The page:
RATING: 4/5

The Perfume Collector by Kathleen Tessaro

  This was the first book in my in-person book club and again it was by recommendation of blogger Grace Atwood.  It follows the story of two female leads: Grace Munroe from London in 1955 and Eva d'Orsey from Paris (and briefly New York) in the 1920s-50s.  Grace Munroe leads a very boring life.  She only has one friend, no family, and she's pretty sure her husband is cheating on her.  She receives a large inheritance and apartment in Paris from a deceased Ms. Eva d'Orsey, a woman she's never met or even heard of.  Before she feels comfortable to fully accept the inheritance she heads to Paris to try and figure out why she is the beneficiary to this woman's estate.  The book flip flops back and forth between the story line of both women and takes you on an incredibly intricate, scandalous, and heartwarming story.  The art of perfumery and the way scents create and hold memories is used throughout the book to guide you along on your journey to figure how these two women are intwined.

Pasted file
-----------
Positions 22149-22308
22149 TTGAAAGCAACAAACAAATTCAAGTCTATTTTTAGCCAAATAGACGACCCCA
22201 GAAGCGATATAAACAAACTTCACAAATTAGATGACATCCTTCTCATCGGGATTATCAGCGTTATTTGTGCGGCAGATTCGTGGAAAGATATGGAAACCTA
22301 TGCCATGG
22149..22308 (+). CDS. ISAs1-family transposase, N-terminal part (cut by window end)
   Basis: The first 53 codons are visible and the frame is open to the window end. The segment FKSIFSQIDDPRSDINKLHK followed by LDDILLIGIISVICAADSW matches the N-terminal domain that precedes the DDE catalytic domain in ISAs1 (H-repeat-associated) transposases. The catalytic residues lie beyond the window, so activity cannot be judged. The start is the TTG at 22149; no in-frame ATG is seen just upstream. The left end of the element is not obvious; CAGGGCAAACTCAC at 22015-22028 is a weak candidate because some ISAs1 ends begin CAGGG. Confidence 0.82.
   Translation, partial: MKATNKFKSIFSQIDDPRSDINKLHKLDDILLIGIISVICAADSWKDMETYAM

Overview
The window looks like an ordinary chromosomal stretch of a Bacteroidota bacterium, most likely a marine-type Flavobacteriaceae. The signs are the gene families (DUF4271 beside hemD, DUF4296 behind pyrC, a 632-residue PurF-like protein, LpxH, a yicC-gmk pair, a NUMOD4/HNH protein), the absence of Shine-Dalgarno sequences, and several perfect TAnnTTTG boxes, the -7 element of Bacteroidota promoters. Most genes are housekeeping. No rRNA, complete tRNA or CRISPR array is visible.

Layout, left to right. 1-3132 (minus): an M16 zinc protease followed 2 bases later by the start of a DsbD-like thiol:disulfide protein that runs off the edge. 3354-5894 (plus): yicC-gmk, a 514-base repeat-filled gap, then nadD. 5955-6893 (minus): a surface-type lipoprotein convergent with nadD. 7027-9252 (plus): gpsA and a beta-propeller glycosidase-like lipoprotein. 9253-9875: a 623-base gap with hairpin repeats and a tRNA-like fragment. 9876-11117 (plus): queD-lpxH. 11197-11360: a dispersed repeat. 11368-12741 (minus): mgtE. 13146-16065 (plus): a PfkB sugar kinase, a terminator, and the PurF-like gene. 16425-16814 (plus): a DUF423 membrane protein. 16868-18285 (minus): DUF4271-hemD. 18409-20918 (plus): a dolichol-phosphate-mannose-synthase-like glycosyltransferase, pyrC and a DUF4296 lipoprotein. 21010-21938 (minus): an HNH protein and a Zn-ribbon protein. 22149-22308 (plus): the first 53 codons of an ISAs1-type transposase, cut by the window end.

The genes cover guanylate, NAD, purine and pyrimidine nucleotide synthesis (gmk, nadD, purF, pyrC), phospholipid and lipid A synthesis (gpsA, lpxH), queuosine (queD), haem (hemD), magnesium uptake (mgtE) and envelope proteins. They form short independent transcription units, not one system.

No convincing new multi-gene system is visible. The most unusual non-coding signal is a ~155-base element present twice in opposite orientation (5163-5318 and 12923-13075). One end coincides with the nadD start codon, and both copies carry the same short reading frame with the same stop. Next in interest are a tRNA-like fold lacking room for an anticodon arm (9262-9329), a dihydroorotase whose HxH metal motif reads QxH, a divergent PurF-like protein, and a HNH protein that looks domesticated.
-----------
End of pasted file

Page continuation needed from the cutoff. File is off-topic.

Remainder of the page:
Whether you like historical fiction or not, this book is a must read!  The first half of the book seems to move about slowly with seemingly meaningless details but as you come closer to the last half, all those details start to fill in the pieces of the puzzle and the story really takes off!  The last half of the book is a true page turner and I promise you won't want to put it down till you finish it.  My book club loved this read!

RATING: 5/5

Eleanor Oliphant is Completely Fine by Gale Honeyman